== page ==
Hidden Risk - Drug Purity: Other drugs chemically similar to Ecstasy, such as MDA (methylenedioxyamphetamine, the parent drug of Ecstasy) and PMA (paramethoxyamphetamine, associated with fatalities in the U.S. and Australia) are sometimes sold as Ecstasy. These drugs can be neurotoxic or create additional health risks to the user. Also, Ecstasy tablets may contain other substances in addition to MDMA, such as ephedrine (a stimulant); dextromethorphan (DXM, a cough suppressant that has PCP-like effects at high doses); ketamine (an anesthetic used mostly by veterinarians that also has PCP-like effects); caffeine; cocaine; and methamphetamine. While the combination of Ecstasy with one or more of these drugs may be inherently dangerous, users might also combine them with substances such as marijuana and alcohol, putting themselves at further physical risk.
Extent of Ecstasy Use
The National Institute on Drug Abuse (NIDA) funds the Monitoring the Future survey (MTF), which is conducted by the University of Michigan's Institute for Social Research. In 2010, 4.6 percent of 12th-graders, 4.7 percent of 10th-graders, and 2.4 percent of 8th-graders reported they had used Ecstasy in the past year. In 2000, 8.2 percent of 12th-graders, 5.4 percent of 10th-graders and 3.1 percent of 8th-graders reported they had used Ecstasy. African American students showed considerably lower rates of Ecstasy use than white or Hispanic students in the 2010 MTF survey.
In 2010, the Substance Abuse and Mental Health Services Administration published the Results from the 2010 National Survey on Drug Use and Health. Among persons aged 12 to 49, the average age at first use for Ecstasy was 19.4 years. In 2010, an estimated 695,000 Americans aged 12 or older were current (past month) Ecstasy drug users, meaning they had used an Ecstasy drug during the month prior to the survey interview. The 2010 current use estimate is similar to that from 2009. The rate of current Ecstasy use among youths aged 12 to 17 declined to 0.3 percent in years 2004 through 2007, but increased to 0.5 percent in 2009 and 2010. To put overall Ecstasy use in perspective, in 2010 the illicit drug category with the largest number of current users among persons aged 12 or older was marijuana use (2.4 million), followed by abuse of pain relievers (2 million), tranquilizers (1.2 million), Ecstasy (0.9 million), inhalants (0.8 million), and cocaine and stimulants (0.6 million each).2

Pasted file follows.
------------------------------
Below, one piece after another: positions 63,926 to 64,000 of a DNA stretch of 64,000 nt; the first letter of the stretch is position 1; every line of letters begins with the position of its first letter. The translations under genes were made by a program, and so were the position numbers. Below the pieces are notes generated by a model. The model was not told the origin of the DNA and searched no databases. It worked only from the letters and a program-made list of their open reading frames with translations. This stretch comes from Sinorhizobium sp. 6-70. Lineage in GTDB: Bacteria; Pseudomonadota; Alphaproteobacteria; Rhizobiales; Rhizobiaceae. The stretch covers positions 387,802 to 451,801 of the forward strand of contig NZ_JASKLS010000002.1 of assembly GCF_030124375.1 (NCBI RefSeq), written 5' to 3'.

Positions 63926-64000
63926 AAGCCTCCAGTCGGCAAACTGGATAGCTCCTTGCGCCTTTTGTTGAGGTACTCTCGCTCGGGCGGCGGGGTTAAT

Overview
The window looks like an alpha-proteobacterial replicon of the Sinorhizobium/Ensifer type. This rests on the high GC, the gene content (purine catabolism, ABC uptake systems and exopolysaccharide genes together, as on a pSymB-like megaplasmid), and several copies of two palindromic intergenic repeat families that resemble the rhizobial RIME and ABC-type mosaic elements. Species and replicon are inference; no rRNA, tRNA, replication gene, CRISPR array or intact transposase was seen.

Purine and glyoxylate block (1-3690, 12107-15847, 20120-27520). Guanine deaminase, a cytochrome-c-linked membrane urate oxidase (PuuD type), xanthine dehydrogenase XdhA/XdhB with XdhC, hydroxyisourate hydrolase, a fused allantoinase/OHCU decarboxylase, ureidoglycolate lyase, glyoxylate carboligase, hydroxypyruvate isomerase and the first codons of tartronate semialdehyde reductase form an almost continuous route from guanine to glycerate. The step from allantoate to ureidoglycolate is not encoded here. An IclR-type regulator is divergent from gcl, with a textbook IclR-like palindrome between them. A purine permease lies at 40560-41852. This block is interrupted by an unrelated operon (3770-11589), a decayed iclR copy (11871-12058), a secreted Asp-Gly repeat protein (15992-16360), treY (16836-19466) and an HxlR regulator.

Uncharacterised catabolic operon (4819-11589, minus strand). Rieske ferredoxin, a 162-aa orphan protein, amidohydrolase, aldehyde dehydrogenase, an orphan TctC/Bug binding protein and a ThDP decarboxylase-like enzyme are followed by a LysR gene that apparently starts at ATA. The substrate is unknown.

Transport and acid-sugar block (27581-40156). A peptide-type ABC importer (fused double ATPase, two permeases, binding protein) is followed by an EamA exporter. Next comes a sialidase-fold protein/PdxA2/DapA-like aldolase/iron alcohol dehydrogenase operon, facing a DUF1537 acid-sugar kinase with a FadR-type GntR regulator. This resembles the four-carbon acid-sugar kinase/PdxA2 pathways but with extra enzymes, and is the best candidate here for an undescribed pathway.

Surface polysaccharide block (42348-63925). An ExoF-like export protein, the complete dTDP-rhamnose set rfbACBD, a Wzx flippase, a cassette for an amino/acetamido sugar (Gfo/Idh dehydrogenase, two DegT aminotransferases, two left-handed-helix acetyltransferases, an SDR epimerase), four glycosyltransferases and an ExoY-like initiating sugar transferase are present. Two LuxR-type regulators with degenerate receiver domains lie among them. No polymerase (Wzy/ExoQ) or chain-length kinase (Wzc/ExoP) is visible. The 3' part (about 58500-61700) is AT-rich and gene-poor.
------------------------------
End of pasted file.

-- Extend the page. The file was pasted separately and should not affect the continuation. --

For more information, please visit The National Institute on Drug Abuse
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- Devil's Breath
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- Psilocybin (mushrooms)
- Speed (methamphetamine)
- Synthetic Marijuana (Spice or K2)
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1. Halpern, J. H., Sherwood, A. R., Hudson, J. I., et al. Residual neurocognitive features of long-term ecstasy users with minimal exposure to other drugs. Addiction 2011;106: 777-86.
2. Substance Abuse and Mental Health Services Administration, Results from the 2010 National Survey on Drug Use and Health: Summary of National Findings, NSDUH Series H-41, HHS Publication No. (SMA) 11-4658. Rockville, MD: Substance Abuse and Mental Health Services Administration, 2011.